Published 10 June 2019, The Daily Tribune

They say that patience is a virtue but this should not apply to access to government services. In recognition of the reality that dealing with government offices has become an arduous task often associated with delays, slow feedback, and red tape, Republic Act 6713, also known as the “Code of Conduct and Ethical Standards for Public Officials and Employees”  declares it a state policy to promote a high standard of ethics in public service. This includes the provision of timely, efficient, and relevant service by public officials and employees.

Crucial to this is the duty to be responsive to letters and requests. Thus, the law mandates that in the performance of their duties, all public officials and employees are under obligation to respond to letters, telegrams, or other means of communications sent by the public within fifteen (15) working days from receipt thereof. The reply must contain the action taken on the request.

A more recent law, Republic Act 11032 or “An Act Promoting Ease of Doing Business and Efficient Government Service Delivery,” assures better efficiency and response time from government agencies by providing stricter timetables and stiffer penalties for erring officials and employees.

The law requires the assigned officer or employee to act upon a simple transaction within three days, seven days for complicated transactions, and twenty days for highly technical transactions.  The employee receiving the applications and/or request must preliminarily examine the same, assign an identifying number to the request, and duly receive the document.

The maximum time prescribed above may be extended only once for the same number of days. Prior to the lapse of the processing time, the office or agency shall notify the requesting party in writing to inform him/her as to why the extension was necessary and of the final date of release of the service requested.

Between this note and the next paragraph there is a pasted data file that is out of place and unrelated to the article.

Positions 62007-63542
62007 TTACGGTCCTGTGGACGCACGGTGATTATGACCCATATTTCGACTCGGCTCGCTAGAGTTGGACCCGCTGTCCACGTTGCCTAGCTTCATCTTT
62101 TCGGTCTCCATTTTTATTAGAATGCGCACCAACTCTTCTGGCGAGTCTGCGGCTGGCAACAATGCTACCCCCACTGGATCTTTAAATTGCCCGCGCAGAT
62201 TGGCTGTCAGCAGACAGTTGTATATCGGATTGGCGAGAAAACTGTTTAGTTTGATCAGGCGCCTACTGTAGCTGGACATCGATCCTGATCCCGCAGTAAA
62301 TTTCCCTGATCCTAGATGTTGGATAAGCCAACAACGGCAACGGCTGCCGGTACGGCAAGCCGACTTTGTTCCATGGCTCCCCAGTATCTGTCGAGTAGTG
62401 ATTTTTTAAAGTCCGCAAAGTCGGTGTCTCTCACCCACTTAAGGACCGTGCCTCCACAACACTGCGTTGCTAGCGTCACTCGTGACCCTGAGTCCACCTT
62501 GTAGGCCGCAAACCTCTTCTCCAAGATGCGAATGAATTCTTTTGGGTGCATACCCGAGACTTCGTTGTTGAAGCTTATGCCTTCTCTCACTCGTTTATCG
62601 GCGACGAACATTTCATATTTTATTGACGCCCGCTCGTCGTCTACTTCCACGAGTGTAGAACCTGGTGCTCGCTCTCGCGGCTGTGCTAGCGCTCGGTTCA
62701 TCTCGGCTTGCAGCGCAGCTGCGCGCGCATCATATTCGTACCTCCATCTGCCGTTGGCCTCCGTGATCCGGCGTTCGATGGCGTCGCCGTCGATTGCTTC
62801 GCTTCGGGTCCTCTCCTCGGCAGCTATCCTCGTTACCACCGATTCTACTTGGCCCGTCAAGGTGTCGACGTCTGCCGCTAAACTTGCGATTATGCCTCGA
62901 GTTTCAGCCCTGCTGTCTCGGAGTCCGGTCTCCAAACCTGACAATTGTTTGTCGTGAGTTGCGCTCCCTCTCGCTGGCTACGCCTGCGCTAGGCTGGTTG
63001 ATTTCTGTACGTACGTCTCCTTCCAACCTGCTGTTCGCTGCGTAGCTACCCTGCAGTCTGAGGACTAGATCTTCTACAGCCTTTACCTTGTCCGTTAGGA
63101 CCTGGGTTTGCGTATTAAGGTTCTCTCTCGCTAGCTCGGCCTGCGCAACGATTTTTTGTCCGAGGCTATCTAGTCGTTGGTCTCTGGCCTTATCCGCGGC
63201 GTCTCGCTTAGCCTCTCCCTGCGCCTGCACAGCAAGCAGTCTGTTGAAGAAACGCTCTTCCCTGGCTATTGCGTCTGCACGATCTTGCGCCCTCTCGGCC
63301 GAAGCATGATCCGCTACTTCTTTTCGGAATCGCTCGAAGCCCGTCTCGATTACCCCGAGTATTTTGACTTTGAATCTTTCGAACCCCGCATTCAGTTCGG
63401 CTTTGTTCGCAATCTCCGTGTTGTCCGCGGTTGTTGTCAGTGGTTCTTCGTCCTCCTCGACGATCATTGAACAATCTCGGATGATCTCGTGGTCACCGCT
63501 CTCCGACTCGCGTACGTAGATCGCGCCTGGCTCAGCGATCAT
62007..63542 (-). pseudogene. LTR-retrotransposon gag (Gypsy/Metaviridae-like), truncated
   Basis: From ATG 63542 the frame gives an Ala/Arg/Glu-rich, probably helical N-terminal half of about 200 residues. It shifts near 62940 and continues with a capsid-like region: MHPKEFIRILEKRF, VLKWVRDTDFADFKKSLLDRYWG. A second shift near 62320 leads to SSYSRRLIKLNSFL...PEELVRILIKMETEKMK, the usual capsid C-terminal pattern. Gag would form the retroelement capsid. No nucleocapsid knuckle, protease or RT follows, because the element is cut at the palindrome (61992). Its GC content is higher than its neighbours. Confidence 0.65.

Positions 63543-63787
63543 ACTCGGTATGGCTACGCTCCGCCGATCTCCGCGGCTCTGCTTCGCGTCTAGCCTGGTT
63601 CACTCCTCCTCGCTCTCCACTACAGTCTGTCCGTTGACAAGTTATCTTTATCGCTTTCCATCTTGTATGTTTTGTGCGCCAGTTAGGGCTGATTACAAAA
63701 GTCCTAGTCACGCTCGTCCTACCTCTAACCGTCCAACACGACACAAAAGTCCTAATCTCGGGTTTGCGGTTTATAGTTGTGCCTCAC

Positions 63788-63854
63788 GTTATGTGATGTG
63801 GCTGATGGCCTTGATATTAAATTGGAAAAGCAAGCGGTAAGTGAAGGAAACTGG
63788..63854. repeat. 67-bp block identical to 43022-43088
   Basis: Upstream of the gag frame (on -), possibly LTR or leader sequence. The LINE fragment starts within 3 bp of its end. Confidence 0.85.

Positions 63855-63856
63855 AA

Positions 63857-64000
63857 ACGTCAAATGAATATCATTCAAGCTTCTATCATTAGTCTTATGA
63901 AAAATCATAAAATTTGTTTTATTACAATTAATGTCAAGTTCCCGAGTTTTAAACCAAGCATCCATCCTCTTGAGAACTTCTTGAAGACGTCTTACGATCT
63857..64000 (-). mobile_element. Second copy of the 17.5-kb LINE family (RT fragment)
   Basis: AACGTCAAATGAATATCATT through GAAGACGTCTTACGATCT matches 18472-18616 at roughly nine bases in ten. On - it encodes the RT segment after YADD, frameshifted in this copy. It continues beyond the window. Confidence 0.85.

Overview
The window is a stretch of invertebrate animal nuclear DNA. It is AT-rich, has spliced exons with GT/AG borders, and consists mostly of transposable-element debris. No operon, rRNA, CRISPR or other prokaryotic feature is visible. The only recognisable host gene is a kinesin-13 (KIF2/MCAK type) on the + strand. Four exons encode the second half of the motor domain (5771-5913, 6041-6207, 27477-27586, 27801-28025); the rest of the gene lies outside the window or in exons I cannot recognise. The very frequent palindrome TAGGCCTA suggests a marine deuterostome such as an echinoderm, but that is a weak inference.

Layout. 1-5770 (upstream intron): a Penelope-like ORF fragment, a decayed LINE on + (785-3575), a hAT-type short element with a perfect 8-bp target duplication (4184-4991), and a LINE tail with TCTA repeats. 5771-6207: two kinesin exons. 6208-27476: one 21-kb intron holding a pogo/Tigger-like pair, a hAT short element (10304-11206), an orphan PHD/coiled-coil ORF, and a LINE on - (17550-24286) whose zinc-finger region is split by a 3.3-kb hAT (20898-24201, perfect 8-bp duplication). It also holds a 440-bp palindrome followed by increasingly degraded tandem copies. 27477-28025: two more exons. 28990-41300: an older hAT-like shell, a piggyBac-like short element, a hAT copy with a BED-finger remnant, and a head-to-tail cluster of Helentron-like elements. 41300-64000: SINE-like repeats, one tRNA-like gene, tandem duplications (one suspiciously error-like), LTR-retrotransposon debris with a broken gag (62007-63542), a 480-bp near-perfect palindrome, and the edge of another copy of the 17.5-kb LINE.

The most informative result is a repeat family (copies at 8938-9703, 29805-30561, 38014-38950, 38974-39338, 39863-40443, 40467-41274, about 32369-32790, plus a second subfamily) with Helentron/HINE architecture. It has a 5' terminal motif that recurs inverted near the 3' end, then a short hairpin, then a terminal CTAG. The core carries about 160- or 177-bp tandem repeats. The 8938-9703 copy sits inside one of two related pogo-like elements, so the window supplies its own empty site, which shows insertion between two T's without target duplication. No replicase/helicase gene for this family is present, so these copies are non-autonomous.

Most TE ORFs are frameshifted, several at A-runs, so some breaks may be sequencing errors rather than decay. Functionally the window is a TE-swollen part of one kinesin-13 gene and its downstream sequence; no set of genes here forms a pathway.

Since delay on the part of the government office involved should not operate to prejudice the applicant, the office’s failure to approve or disapprove an original application or request for issuance of license clearance permit certification or authorization within the prescribe deadline will result in the application or request being approved. This presumes that all required documents have been submitted and all required fees have been paid.

For local government units (LGUs), any application or request for license, clearance permit, certification or authorization requiring the approval of the Sangguniang Bayan, Panglungsod or Panlalawigan, must be acted upon within forty-five days, subject to an extension of twenty days when proper. LGUs must also introduce a single unified business application form to cover all related applications, i.e., local taxes and clearances, building clearance, sanitary permit, zoning clearance, and other specific LGU requirements including fire clearance from the Bureau of Fire Protection.

To further promote efficiency, the number of signatories in applications for licenses, clearances, permits, certifications, and authorizations has been reduced from five to now, only three signatories. The new law also mandates the recognition of electronic signatures.

Erring public officials and employees may be suspended on the first offense and dismissed from service on the second offense. Additionally, for second time offenders, the offender may face imprisonment of six months to one year, as well as perpetual disqualification from public office and forfeiture of retirement benefits.

It is often said that justice delayed is justice denied. The same can be said of public service. Hence, I hope my dear readers are now well versed on their rights when transacting with government offices and public servants are reminded of their duties to act promptly and diligently on the requests and applications filed in their offices.

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